The innovative aspect of social media is the “user generated content” approach, which delegates the production and provision of content to the public. Compared to traditional media where editorial staff produces and distributes content, all social media content is produced in a decentralised way while, in some cases, a group of editors may see to the rules being followed or moderate discussions.

Therefore, social media use the technological infrastructure “internet” while adding a new social dimension by applying it collaboratively. Web 2.0 describes a modified utilisation, but also a modified perception of the internet.

Topic 4: How social media savvy are you?

Now...let's check how 2.0 you are! Click on the following link to find out how many social media services you know and/or recognize:
What you know?

After this introduction and little test, let's move on to the critical question: How do we use this in the classroom?


Lesson inspiration 1: As you have read above, we regard social media as a new way of communication and cooperation. To investigate this understanding together with your students, you can facilitate a lesson with the following challenges. In this activity you will ask students to identify approaches to finding and sharing information by using social media.

“yesterday” ”todays” social media equivalent
You went to a fair please give Example
You bought and sold items on a flee market please give Example
You met new people on parties please give Example
You prepared a meeting by sending documents around please give Example
You met people in a conference room please give Example
You took your photographs to a meeting and showed them to some people please give Example
You exchanged news in a waiting room please give Example
You asked someone please give Example

Lesson inspiration 2: As a second task you can facilitate a lesson on the core innovation of social media by asking how the students already use specific websites (e.g. youtube, wikipedia, twitter etc.). Collect different website names in a first session, then ask for the activities that the students perform there. Link this to the equivalent actions that people did before the spread of digital technologies. The following grid could inspire this session, we have provided some examples:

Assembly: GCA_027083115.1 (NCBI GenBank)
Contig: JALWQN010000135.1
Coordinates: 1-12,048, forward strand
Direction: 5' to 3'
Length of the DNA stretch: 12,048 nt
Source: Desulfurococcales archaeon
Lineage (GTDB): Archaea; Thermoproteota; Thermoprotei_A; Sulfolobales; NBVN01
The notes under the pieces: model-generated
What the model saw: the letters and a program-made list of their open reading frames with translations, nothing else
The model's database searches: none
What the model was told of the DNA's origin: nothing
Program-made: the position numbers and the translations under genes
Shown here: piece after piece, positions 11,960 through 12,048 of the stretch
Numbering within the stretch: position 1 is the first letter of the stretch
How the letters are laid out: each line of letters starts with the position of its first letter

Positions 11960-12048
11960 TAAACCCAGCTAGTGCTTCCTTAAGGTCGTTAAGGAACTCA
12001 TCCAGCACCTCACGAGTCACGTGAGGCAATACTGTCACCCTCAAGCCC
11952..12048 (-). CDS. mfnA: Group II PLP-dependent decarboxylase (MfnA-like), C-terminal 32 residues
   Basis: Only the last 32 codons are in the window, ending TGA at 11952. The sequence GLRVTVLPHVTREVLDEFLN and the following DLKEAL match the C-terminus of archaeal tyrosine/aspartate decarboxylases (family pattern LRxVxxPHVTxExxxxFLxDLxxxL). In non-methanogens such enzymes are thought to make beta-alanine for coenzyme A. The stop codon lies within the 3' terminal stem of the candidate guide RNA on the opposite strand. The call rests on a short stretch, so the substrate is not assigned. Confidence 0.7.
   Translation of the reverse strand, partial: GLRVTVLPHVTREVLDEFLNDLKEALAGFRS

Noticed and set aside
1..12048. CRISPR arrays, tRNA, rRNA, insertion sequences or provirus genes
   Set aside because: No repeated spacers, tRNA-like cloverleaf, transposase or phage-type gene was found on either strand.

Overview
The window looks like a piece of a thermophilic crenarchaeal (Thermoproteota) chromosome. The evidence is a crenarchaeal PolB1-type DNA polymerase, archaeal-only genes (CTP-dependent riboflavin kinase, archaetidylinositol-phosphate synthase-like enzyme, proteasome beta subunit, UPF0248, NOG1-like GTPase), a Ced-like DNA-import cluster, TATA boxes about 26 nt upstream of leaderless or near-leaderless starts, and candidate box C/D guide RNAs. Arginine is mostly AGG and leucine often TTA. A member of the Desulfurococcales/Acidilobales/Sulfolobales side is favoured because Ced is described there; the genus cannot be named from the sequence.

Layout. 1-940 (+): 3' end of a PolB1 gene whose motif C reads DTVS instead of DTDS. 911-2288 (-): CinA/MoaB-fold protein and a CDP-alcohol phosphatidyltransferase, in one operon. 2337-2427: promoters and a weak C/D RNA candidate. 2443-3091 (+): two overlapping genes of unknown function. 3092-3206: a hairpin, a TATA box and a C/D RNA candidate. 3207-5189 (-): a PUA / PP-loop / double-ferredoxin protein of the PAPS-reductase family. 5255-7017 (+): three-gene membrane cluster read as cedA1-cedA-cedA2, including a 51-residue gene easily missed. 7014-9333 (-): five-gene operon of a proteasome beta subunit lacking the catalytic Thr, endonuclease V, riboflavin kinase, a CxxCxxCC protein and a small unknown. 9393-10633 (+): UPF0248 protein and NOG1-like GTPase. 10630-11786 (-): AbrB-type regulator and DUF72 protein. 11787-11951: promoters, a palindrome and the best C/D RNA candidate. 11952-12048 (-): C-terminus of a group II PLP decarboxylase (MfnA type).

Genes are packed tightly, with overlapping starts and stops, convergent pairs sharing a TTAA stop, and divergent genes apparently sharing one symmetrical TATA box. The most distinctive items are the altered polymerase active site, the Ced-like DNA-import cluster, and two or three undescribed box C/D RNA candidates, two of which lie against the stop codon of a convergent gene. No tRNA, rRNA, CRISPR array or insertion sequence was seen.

social media platform that I use What I use it for
http://www.facebook.com Chatting, meeting friends,...
http://www.twitter.com Keeping myself updated on friends' activities, I follow some celebrities,...
http://www.wikipedia.org Search some information for assignments,...
another example please state what you use it for here...
another example please state what you use it for here...
another example please state what you use it for here...
another example please state what you use it for here...
another example please state what you use it for here...

Lesson inspiration 3: Most social media platforms are company run commercial products. This means there is somebody who wants to earn money with them. As most social media platforms are free of charge, the owners use a different budget model. Most platforms are financed by advertising, some by selling your user data. Most of these companies are run from the USA. What does this mean for customers? There are a lot of critical voices about social media platforms on the web. Ask your students to investigate these and collect some of the dangers that social media bring to users. Ask them to do some research on critical voices concerning this topic. Here are some starting points for your own research:

Lesson inspiration 4: Most of your students will have heard about social media use in democratic movements in some states. You can use this background scenario for a reflection on the access to public media in those countries. How do people there get news? What is the difference between social media and mass media that are controlled by the state?

Lesson inspiration 5: Many of your students will have practical knowledge of using social media - Facebook or Twitter for example. But do they know how to use social media for a cooperative working purpose? To facilitate this, you could perform a lesson within a social media platform. There are a lot of free wiki platforms on the web. If you Google for "free wiki hosting", you will find different platforms where you can use a wiki. Maybe your school even offers a social media platform with a wiki, or your school ministry offers a platform free of charge. You could use one of these and ask your students to write an essay together within the wiki. Each student writes a small section of text and everybody is allowed to alter text written by the others. In a final step, all students together are forming an "editorial board" and work on their text together. Make observations: Which problems occur? What solutions do the students develop? In how far is this different to writing individual essays?

A critical success factor for this kind of lesson is that you make clear that working in the wiki is like doing a homework: Each student has to register in the wiki with their own name so that you are able to take notice of each section they are writing, editing or deleting. This will prevent your students from improper behavior, but also allow individuals to recognize that there is valued.


You cannot teach social media without being there, however, if you have entered any social media site, your time budget has completely changed. Social media is really only interesting if you spend some time working within it. People (including your students) will react to you if you offer them something in exchange via social media, something of interest. You do not have to be a member of every social website, but if you want to experience the social media feeling, you should enter a social media website and look around. Be very cautious with private data (see article to this!), but find ways of using these safely within your teaching.